Recently I received a text message from my son’s teacher. She asked me whether or not I had time to meet after school. I told her that my schedule was pretty packed and that I could not go, unless she needed to discuss a very important matter. It was not urgent, she replied, adding she did not mind discussing it via WhatsApp.
What she wanted to talk to me about was the topic that the kids were going to discuss the next week: family. She knew that my son does not “have” a father in the conventional sense. My son’s dad and I are not married, something that is still considered taboo in Indonesia. I was neither shocked nor upset to see the message. In fact, I was fully prepared for it. I had prepared myself for this moment since I found out that I was carrying a baby conceived with an American when I was miles away from home. I decided to keep the baby and not the dad, though I eventually put his name on my son’s birth certificate – a move that complicated our journey home, but that’s another story to tell.
So I told my son’s teacher that he knew he had a dad and the dad lived far away in the USA. I also told her that I tried my best not to make him hate his father. I explained how my son just learned the concept that family consists of a father, mother, and children last year. And when he got home, he said that he knew he was loved by his mom, aunt, and grandparents and that it was enough. It is still enough for him. The only thing about not having a father around that he complains about is that his mom cannot carry a baby brother for him.
This chat made me realize that we may need to start telling kids that there are different types of families in Indonesia. I know I am not alone, but I don’t know who else choose to walk the path that I walk out there. I remember a story of another elementary school teacher’s student who told the class about her dad in a very negative tone. When asked by another pupil where her dad was, she replied, “Papaku minggat.” My father left us.
The kid who asked might not understand that not all families are like hers, while the kid asked might not have received proper counseling to heal her broken heart. Both of them needed to understand what happens around them.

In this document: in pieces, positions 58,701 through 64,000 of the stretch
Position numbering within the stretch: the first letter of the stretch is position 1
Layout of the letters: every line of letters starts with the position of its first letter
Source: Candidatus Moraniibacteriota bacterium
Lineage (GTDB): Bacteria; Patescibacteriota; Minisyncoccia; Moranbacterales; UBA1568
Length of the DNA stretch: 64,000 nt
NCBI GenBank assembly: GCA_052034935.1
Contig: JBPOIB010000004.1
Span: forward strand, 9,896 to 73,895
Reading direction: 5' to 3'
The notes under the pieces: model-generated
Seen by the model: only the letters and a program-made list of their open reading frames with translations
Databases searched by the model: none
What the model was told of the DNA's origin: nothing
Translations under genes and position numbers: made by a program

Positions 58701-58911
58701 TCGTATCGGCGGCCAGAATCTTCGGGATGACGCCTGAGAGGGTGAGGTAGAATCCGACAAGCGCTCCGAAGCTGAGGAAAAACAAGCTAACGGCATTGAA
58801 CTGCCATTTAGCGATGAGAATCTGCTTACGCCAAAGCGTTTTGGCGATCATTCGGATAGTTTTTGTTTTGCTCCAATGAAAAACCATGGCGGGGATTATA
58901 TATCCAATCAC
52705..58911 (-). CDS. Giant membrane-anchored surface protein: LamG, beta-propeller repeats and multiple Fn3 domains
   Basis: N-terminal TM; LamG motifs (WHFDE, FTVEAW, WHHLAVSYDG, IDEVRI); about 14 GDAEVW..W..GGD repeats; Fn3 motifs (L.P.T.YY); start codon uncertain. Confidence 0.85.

In one of my teaching resources book published in the USA, one section discusses the different types of family. This is good. Knowing different family types can help children be less prejudice against other kids who grow up in families different than theirs. There are kids who grow up with their grandparents away from their parents, kids who were adopted, kids who have to go from one parent to the other because of parental shared custody, and many others.
In Indonesia we are always told to follow the norms, which means follow what most people do. This is not necessarily bad, but we often forget that following the norms does not mean that everything will be perfect and OK. And instead of giving hands to those who need help, we judge and, as a result, put more burdens to those who are going through difficult journeys. A school’s lesson on family should not just stop at defining the family and its members, it should also focus on how we need to embrace respect, love and understand others. Teachers should never make kids think that families that do not look like what they see in the books are bad.
Maybe, just maybe, if we become more open to talk about the different kinds of families, women will feel freer to choose different paths, instead of succumbing themselves to marriage in order to accepted in a society that only sees a family as containing a mother, a father and children. Too many couples get married because of unplanned pregnancy. While some may have happy marriage lives, many suffer because the marriages are not based on a strong foundation.
The world is changing – there are more types of families out there than the ones we know. Taking this into account will teach children to embrace diversity. More importantly, it will transform society’s views to begin to see respect, understanding, and love as being more important than what can be seen on the outside.
Antonina Suryantari is a mother and an English instructor who loves writing. Writing is her way to reflect, learn and share. She is still reluctant to tell society about her relationship status. Nevertheless, she considers her son an angel gifted to help her make meaning of life.